The Homemade Spy Sub

With some PVC pipe, a video camera and a laptop, one father-and-son team explores the deep

The Homemade Spy Sub
****Cost:
$300
Time: 4
Days
Easy | | | | Hard

Some fathers and sons play catch. Electrical engineer Jason Rollette and his 12-year-old son Trevor are a little more ambitious. Hoping to explore the lakes and rivers near their Milwaukee home, they´ve built their own underwater remote-operated vehicle, or ROV. Controlled and powered by a laptop, their ROV can swim more than a quarter of a mile, to depths of 250 feet, while a home-surveillance camera sealed inside sends a live feed to the pilots onshore.

The camera, electronics and lights fit inside two- to four-inch-diameter PVC piping. The pipes had watertight O-rings at their joints, so Rollette created windows from Plexiglas and screwed them onto the ends. Bilge pumps-which typically pump water out of a boat-act as thrusters, each spitting out up to 1,250 gallons an hour in different directions through plastic tubes. He plans to attach a motorized claw for grabbing treasure.

The trickiest part of the build proved to be the computer control. Rollette isn´t a programmer, so he recruited help through his blog (rollette.com). Thanks to volunteers, he and Trevor now steer the craft with a gaming joystick while monitoring video-as well as depth, compass heading and other navigation details-on their laptop. The next step, suggested by Trevor: CO2-powered torpedoes... you know, just in case.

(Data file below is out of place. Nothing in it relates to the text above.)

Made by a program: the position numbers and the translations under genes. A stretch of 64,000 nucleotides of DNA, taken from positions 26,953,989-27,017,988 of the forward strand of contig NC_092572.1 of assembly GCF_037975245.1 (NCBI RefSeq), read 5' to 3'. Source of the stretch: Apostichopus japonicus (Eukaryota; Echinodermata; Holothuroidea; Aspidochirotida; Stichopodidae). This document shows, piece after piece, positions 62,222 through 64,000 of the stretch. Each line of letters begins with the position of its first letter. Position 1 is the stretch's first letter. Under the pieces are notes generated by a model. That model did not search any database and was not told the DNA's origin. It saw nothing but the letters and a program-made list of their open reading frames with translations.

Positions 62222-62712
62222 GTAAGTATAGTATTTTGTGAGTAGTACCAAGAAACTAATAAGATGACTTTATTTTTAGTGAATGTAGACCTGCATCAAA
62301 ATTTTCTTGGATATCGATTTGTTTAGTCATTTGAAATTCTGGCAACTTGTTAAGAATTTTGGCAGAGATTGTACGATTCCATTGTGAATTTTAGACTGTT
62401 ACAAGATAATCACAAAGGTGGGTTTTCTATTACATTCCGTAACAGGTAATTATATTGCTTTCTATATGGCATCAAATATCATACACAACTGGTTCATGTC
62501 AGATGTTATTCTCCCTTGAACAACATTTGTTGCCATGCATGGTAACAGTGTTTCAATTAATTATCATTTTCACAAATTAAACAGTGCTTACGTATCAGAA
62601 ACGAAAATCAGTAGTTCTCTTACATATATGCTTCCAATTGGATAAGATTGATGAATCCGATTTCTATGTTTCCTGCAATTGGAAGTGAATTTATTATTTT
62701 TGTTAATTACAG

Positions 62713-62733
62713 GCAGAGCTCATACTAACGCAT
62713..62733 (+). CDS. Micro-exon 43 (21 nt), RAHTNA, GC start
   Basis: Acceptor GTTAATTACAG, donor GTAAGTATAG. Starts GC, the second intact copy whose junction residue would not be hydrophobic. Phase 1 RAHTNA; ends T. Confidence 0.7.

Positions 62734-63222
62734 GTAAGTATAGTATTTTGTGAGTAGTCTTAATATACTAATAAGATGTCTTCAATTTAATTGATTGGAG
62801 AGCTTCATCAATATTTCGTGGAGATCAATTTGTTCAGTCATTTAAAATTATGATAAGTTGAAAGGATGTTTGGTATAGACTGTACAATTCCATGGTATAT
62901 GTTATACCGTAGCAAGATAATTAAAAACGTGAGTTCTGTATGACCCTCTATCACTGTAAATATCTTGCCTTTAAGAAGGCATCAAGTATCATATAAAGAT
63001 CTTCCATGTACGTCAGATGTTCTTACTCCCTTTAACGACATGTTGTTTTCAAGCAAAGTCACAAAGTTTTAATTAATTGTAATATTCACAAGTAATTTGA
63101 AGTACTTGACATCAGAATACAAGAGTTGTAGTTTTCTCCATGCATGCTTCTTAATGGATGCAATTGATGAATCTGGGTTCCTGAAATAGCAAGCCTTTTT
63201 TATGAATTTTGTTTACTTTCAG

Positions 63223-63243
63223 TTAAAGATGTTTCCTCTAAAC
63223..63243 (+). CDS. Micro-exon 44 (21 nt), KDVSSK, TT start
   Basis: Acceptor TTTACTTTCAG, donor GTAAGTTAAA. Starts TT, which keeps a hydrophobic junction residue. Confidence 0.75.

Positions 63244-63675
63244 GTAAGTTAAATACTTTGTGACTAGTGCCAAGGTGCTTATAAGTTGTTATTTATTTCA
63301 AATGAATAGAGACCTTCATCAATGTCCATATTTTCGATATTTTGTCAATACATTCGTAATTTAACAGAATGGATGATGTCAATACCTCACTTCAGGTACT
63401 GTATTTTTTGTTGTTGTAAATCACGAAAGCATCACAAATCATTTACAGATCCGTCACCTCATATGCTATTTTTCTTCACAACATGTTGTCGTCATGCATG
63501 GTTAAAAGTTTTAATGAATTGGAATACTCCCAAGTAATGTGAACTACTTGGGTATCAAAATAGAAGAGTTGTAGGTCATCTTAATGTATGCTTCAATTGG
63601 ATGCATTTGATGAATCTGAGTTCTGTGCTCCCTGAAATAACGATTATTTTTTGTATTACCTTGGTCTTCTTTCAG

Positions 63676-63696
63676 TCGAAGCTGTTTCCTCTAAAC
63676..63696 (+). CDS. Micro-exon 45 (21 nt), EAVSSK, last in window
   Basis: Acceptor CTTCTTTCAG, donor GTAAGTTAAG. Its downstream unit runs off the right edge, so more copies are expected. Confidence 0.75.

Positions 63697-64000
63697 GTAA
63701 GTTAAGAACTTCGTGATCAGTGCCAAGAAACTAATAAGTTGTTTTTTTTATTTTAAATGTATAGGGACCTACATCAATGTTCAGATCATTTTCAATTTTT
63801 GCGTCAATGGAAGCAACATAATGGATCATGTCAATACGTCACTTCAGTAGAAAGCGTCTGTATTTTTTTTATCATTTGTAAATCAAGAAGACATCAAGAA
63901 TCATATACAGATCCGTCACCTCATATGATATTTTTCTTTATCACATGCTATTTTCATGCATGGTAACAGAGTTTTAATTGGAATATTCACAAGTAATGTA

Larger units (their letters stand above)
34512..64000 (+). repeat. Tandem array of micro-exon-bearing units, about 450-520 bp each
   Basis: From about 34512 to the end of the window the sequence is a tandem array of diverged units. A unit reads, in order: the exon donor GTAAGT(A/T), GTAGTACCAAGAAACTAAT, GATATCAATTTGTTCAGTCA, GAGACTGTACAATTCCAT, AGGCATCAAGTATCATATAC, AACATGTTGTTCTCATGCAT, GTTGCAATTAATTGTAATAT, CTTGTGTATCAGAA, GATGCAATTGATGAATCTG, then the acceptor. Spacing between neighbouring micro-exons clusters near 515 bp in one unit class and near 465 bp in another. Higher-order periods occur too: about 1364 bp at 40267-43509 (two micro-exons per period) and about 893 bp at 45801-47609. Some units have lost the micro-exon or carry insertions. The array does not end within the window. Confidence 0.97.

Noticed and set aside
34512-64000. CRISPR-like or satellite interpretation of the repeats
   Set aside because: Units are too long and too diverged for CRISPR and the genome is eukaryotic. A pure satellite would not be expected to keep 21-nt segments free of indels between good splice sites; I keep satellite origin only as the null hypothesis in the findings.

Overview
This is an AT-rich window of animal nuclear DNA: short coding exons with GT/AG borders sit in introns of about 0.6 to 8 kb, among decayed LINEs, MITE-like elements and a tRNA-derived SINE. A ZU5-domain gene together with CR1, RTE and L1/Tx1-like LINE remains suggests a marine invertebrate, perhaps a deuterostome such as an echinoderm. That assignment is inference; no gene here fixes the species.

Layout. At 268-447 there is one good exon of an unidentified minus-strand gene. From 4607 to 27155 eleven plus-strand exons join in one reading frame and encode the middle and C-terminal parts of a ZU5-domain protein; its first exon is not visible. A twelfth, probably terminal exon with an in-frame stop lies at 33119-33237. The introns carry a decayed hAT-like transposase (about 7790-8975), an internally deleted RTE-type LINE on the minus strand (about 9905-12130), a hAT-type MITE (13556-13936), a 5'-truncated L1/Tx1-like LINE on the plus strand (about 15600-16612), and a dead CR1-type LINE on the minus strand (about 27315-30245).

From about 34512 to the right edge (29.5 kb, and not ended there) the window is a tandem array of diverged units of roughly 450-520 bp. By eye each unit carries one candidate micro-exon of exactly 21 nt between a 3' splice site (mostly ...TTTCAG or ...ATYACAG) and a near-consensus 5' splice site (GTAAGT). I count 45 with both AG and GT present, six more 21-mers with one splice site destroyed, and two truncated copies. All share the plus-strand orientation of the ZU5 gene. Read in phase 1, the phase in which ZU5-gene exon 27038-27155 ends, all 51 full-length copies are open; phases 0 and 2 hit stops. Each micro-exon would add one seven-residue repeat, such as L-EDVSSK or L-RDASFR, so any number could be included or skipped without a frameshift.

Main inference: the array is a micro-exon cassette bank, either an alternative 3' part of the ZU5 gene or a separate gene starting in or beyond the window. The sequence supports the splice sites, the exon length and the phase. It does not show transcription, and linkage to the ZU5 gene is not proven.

How It Works (Click here for photos)

  • Thrust: Six bilge pumps, mounted on ceiling-tile grates that sit between the pipes, force water through one of six plastic tubes, pushing the vehicle left or right and forward or backward or changing the angle of its dive.
  • Control: A joystick steers the rig, and an interface on the laptop lets the driver zoom the video or snap a photo.
  • Communications: Video, power and navigation info are all transmitted over a quarter-mile-long Ethernet cable in a waterproof sleeve.

by Courtesy Jason Rollette/Rollette.com

The ROV's lights (taken from an everyday flashlight) and camera (center) are mounted on strips and placed inside the PVC frame.Courtesy Jason Rollette/Rollette.com

by Courtesy Jason Rollette/Rollette.com

The sub is controlled through a software interface (video from the sub is displayed in the black box).Courtesy Jason Rollette/Rollette.com

by Courtesy Jason Rollette/Rollette.com

With the batteries installed, the sub's lights provide illumination for the forward-mounted camera.Courtesy Jason Rollette/Rollette.com

by Courtesy Jason Rollette/Rollette.com

Hoses are attached to the bilge pumps, creating thruster nozzles.Courtesy Jason Rollette/Rollette.com

by Courtesy Jason Rollette/Rollette.com

A closer look at one of the thruster nozzles.Courtesy Jason Rollette/Rollette.com

by Courtesy Jason Rollette/Rollette.com

The frame of the ROV is made from two- and four-inch PVC pipes.Courtesy Jason Rollette/Rollette.com

by Courtesy Jason Rollette/Rollette.com

The ROV takes its maiden voyage. The sub receives controls from a computer and sends back video over a quarter-mile-long Ethernet cable in a waterproof housing.Courtesy Jason Rollette/Rollette.com

by Courtesy Jason Rollette/Rollette.com

Bilge pumps mounted on a ceiling tile grate provide thrust.Courtesy Jason Rollette/Rollette.com